On Good Friday, the legendary underground band, The Plastic People of the Universe performed "Passion Play" which is about the crucifixion of Christ. They played it for the first time in 1978 at Vaclav Havel's country cottage but given the political situation back then, they were not able to play it again. After the fall of communism the band was reunited and recently decided to revive "Passion Play". They are now performing it in cooperation with Agon orchestra. Nikola Brabenec joins us now for an interview with her father, Vratislav Brabenec, who is the Plastic People's saxophone player.
"My family was a traditional Catholic family but I was not forced to be a practicing Catholic. I practiced the religion until I was fourteen, but it was my choice.
Why did you go to church, why did you practice?
"It was some kind of mysticism that I was practicing, it wasn't really Catholic religion, at that time I was more a mystic than a Catholic believer. Perhaps it is some heritage, my grandmother practiced Spiritism. She worked with a famous parapsychologist, Bretislav Kafka."
When you were a child and an adolescent, did you have any mystical experiences, that you remember that were strong for you?
"Many. (Laughs). You want to hear some something about that? When I was a child, my mother was communicating with the dead and things like that. It was really powerful for me. My mother told me, don't practice that, you are too sensitive for that."
When you were fourteen you stopped practicing Catholicism and then you started studying theology, how old were you when you started to study?
"I was twenty three when I started studying Protestant theology in Prague."
At the faculty, the students were a pretty colourful group, you weren't exactly sitting in your room, studying the bible every night or anything like that...
"At that time, I was an active jazz musician. Most of the time, I didn't study the bible, I spent most of my time, most of my nights in clubs with my friends."
Why did you decide to do, "Passion Play" with the Plastic People?
"Originally, it was a just some kind of poetry or free text that a friend of mine from Horni Pocernice, asked me to write for the Protestant church. Later, I brought the lyrics to Milan Hlavsa and it was his decision that we try it as musical experiment."
"In old cultures, doesn't matter if you are talking about the Inuit, Indians or First Nations in Canada, they have a similar tradition of cleansing in the Spring or around Easter, it isn't just Christianity. In old cultures, the cult of cleaning your body and your spirit is about finding your way, your relationship with God or with nature."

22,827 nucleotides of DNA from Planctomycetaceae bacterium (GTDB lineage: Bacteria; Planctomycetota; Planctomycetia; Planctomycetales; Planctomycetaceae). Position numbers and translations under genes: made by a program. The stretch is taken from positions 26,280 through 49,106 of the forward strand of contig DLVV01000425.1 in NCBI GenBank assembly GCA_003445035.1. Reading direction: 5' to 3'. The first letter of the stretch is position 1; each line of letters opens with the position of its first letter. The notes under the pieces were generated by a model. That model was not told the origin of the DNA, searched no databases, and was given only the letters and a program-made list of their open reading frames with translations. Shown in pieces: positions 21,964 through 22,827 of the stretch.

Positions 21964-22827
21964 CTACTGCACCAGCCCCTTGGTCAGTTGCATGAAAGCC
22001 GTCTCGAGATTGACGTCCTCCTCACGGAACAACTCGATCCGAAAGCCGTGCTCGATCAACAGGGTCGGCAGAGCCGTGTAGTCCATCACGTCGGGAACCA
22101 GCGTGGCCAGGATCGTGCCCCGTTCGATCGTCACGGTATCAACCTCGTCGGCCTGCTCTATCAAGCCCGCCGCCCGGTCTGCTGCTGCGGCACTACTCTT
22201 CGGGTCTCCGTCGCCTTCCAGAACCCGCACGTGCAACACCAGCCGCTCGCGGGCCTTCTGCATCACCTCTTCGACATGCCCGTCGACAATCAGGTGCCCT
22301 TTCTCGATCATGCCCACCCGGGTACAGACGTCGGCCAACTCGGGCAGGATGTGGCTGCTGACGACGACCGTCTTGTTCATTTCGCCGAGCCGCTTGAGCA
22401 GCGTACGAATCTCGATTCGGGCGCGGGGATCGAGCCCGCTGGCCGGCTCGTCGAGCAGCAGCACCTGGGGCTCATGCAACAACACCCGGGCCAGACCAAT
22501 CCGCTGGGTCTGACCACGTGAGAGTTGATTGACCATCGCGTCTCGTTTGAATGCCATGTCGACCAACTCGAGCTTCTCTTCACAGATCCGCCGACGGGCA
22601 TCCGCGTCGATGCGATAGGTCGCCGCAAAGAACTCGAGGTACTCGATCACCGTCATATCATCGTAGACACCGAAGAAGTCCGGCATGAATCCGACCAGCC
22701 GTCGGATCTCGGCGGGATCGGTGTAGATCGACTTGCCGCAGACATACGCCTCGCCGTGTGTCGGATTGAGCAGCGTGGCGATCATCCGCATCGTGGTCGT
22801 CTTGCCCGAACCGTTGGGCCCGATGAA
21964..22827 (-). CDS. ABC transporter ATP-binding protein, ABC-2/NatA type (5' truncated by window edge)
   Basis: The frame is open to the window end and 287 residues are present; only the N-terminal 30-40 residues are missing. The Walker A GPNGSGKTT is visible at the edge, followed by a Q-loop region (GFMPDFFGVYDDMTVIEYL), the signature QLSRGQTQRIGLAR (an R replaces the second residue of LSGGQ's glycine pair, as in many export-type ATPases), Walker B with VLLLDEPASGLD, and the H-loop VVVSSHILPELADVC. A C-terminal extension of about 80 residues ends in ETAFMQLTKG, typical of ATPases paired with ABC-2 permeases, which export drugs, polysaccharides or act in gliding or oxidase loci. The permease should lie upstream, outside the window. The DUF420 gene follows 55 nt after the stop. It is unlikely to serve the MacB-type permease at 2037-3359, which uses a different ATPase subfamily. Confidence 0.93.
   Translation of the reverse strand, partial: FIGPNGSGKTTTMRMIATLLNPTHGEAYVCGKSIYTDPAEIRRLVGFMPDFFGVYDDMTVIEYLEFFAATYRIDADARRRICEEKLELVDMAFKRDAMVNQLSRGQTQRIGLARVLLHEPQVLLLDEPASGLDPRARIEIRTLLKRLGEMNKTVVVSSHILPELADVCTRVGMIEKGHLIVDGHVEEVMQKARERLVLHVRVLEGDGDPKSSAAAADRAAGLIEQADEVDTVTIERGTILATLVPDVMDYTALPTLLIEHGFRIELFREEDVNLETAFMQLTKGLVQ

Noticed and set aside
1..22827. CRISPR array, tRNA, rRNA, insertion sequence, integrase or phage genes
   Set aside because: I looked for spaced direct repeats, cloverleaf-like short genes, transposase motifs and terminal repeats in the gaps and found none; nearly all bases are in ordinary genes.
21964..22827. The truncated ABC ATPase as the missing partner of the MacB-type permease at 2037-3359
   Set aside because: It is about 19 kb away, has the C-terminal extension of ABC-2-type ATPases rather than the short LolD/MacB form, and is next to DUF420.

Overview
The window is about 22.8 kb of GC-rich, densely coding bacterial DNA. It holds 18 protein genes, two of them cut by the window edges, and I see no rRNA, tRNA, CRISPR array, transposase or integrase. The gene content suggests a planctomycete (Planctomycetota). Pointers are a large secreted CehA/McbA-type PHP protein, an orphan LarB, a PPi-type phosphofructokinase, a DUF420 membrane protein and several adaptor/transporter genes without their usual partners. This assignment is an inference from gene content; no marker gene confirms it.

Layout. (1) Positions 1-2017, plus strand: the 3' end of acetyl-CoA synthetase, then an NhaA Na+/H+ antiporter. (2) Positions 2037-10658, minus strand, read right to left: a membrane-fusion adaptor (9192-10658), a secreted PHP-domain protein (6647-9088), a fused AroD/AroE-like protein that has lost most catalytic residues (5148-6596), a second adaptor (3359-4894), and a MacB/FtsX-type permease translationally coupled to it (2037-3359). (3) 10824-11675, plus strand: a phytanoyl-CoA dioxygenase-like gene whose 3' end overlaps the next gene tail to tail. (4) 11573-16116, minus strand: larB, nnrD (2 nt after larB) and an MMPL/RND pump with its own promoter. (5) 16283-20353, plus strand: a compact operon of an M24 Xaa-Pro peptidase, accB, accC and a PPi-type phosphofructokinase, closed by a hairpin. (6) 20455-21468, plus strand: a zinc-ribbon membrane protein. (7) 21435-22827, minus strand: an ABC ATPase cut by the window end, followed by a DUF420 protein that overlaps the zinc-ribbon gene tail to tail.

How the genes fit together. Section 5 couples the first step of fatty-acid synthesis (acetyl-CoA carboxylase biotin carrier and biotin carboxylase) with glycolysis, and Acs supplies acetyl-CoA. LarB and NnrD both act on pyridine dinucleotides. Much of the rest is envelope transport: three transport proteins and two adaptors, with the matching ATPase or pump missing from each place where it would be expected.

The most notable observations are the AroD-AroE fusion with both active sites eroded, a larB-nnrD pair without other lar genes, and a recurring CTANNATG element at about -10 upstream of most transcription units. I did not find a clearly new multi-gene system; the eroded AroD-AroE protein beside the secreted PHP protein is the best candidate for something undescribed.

I don't know if you want to read it or if I should, it says, "father they could not watch with me even an hour, father, father, why have thou forsaken me?" It's very sad, what are you trying to convey to your audience in this text?
"Theologically, it is a very strong part in the bible, he wasn't ready to die. It's the point, where Jesus says, I am too weak to do this, I am not ready to die."
The last piece is called, "Noc temna" or "Dark night" and that is it, it is finished, where is the resurrection, why did you end in the night?
"Those are the dark lyrics of Pavel Zajicek, there should perhaps be more hope. I did not want to bring some kind of cheap hope or cheap resurrection because for us, that time was a dark night."
When you re-emigrated, you started to play with the band again, there was a lot of tension between you and other band members, how did you find peace?
"We were invited to play at the 20th anniversary of the Charter 77 and I was invited to come by Vaclav Havel. That was our first performance in fifteen years, at the Prague Castle, it was a very nice time. After that, our decision was to stop fighting, to forget about our sins and our disputes and we started to play and work together again."
Milan Hlavsa, the lead singer of the band, died four years ago, what happened in the group when he died? Were you thinking of disbanding the Plastic People? How did his death affect the group?
"It was really painful for us, it is still painful. Hlavsa was a very important person. He was a composer and very good singer and base guitar player. We decided to continue in his honour, in his memory, we wanted to finish the projects that he started."
When he died, you needed someone to sing and play base, so who did you choose and why did you choose this person?
"It wasn't easy. Right now our base guitar player is a woman, Eva Turnova. We did not want someone who would be a fake Hlavsa. It is much easier for us to have a woman. She is a very good singer and a very good person. Philosophically she is a good new member of our team and that is what I am proud of, we are all working as a team right now."